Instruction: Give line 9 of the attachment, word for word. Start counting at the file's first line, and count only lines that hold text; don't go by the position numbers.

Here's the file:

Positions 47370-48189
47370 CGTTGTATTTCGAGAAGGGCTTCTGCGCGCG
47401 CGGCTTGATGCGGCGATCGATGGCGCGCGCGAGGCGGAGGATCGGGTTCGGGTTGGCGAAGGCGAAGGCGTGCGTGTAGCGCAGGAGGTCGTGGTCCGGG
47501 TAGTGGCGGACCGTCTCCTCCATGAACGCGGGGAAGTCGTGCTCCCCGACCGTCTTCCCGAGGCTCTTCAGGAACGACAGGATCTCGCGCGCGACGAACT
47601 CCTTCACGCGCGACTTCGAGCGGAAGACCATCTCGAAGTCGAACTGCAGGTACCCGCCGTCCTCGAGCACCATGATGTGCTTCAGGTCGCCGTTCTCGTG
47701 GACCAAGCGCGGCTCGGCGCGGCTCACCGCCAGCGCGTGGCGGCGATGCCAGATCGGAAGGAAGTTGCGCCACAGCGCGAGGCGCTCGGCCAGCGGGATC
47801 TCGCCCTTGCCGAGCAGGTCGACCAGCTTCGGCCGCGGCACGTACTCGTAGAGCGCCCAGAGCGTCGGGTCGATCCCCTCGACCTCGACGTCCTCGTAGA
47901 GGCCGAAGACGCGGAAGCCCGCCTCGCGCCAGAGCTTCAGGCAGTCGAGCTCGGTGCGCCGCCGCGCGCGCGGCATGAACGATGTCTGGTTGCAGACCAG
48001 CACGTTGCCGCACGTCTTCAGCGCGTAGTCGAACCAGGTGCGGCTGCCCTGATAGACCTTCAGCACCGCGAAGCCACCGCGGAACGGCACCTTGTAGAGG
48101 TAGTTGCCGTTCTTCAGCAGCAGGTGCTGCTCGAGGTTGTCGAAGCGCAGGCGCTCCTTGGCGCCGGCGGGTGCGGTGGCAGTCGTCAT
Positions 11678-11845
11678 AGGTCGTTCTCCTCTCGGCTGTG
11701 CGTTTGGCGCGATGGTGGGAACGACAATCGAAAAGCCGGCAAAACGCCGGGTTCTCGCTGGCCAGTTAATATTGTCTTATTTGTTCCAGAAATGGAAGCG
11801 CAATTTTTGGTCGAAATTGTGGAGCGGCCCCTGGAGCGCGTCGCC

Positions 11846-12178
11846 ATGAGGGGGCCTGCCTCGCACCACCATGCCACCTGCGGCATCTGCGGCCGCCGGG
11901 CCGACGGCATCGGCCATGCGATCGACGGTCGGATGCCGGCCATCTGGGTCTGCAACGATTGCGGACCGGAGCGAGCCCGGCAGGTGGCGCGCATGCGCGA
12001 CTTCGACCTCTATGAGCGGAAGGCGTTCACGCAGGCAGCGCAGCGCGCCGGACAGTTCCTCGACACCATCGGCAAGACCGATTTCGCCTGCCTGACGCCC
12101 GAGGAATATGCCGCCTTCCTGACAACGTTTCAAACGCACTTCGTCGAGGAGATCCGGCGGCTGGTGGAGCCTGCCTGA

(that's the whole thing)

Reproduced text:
48001 CACGTTGCCGCACGTCTTCAGCGCGTAGTCGAACCAGGTGCGGCTGCCCTGATAGACCTTCAGCACCGCGAAGCCACCGCGGAACGGCACCTTGTAGAGG